South Asians for Human Rights

Promoting Democracy, Upholding Human Rights

International human rights watchdog Human Rights Watch has said that the Awami League-Jatiya Party alliance government has not yet ended systematic human rights abuse, including extrajudicial killing, despite promises.

In its World Report 2011, released in New York on Monday, the organisation said, ‘The Awami League government has not kept its promise after its election victory in December 2008 to show “zero tolerance” for abuses by its security forces. Two years on, new extrajudicial killings have been reported, and those responsible have not been brought to justice.’

According to data available with the national human rights organisation Odhikar, 281 people have fallen victim of extrajudicial killing since January 6, 2009 when the AL-JP-led alliance assumed office. Of the 281, 230 were killed in ‘crossfire’ or ‘encounters’.

The 649-page World Report 2011, the Human Rights Watch’s 21st annual review of human rights practices around the world, summarises major human rights trends in more than 90 nations and territories worldwide.

Bangladesh should immediately end systematic human rights abuses, including extrajudicial executions and torture by its security forces, the Human Rights Watch said in the chapter on Bangladesh.

It should allow the media, political opponents, and labour rights activists to exercise their rights to freedom of expression and association fully, the Human Rights Watch said.

‘The government should not just keep turning a blind eye to all these killings because they are not fooling anyone with their excuses,’ said Phil Robertson, deputy Asia director of the Human Rights Watch.

‘Credibility will only come if the government follows the National Human Rights Commission’s recommendation to name an impartial panel of inquiry for each killing and to hold those found responsible to account,’ he said.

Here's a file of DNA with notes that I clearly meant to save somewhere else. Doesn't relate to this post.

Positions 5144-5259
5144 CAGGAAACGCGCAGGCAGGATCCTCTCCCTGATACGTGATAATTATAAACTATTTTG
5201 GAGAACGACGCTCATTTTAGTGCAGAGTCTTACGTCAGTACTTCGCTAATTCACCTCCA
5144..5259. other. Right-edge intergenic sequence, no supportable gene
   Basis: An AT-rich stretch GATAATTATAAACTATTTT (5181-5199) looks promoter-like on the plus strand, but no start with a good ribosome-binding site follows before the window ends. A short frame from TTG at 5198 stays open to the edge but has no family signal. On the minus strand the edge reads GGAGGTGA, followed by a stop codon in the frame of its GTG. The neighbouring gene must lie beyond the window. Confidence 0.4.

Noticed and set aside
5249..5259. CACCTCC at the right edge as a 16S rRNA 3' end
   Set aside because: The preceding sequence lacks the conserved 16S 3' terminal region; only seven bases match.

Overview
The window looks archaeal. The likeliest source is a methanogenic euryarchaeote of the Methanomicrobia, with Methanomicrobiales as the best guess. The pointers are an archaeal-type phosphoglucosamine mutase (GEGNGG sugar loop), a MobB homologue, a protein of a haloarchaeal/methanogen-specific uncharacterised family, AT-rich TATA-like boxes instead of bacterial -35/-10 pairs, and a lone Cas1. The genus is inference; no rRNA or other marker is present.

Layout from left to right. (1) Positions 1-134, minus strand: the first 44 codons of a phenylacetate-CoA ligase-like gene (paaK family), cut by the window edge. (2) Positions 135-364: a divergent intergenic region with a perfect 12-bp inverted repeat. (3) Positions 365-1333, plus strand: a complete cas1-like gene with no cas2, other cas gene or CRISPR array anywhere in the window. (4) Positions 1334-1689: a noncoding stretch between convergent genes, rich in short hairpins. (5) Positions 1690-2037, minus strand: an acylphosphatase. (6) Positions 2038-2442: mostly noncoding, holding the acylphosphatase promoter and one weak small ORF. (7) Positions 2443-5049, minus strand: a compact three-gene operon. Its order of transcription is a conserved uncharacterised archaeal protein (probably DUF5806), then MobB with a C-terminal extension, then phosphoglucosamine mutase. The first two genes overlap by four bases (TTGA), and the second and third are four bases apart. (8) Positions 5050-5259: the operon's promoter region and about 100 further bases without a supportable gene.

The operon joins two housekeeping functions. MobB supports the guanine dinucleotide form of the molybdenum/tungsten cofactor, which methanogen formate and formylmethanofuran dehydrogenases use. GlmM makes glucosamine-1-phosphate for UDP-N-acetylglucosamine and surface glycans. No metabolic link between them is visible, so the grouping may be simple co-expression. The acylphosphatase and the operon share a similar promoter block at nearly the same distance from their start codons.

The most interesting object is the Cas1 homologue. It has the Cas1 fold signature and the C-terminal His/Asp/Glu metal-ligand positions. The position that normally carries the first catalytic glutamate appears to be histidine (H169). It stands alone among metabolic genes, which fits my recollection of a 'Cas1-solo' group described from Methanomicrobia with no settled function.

The joint police-military force, Rapid Action Battalion, carries out the extrajudicial killing, frequently termed ‘crossfire killing,’ and after the fact, the government has justified each killing as legitimate, the Human Rights Watch said.

The Human Rights Watch noted that often independent groups find signs of torture and abuse on the bodies of ‘crossfire’ victims, and survivors of the RAB custody testify that torture is commonly inflicted by RAB on those in its custody. This is consistent with information in the recently leaked US government diplomatic cables that stated there was credible evidence that the RAB tortures detainees.

The Human Rights Watch also found that it is not only the Bangladeshi security forces who commit abuses. Acute poverty and unemployment prompts millions of Bangladeshis to cross the border into India in search of jobs or to engage in trade. Many of them are killed by India’s Border Security Force, which engages in indiscriminate and excessive use of deadly force.

The Bangladesh government should be more vocal and determined in pressing the Indian government to restrain the Indian border forces and to end the killings that too often occur all along that border, the report said.

The government regularly harassed, repressed, and retaliated against its political opponents and labour union activists during 2010, the Human Rights Watch said.

Leading opposition daily newspaper Amar Desh was forced to close down and the editor was arrested. The editor, Mahmudur Rahman, claims to have been tortured by the RAB while in custody, said the organisation.

Labour union activists also bore the brunt of the government crackdown against public protests and organised demands. While demanding further increase in the minimum monthly wage, many apparel workers were arrested, and some were allegedly beaten while in custody, the rights watchdog said referring to credible human rights institutions and journalists.

The government also stripped the internationally respected Bangladesh Centre for Worker Solidarity of its non-governmental organisation status, and arrested its top leaders along with other senior labour leaders on unsubstantiated charges of incitement connected to worker disturbances in late July. Two BCWS leaders publicly stated they were tortured while in police custody, the report said.

In a new development, the government took steps to bring to trial the people responsible war crimes during the country’s war of independence in 1971. The government arrested five activists of opposition parties but there are strong suspicions that the detentions at this time are politically motivated. Equally troubling, the International Crimes (Tribunals) Act of 1973 still falls well short of international standards, the Human Rights Watch said.

‘Bangladesh has a long way to go to live up to its commitments, in both national policies and meeting international obligations,’ Robertson said. ‘It is only when its people can live free of fear of torture, repression, curbs on free speech, or politically motivated actions that it can truly lay its claim to being a democratic country.’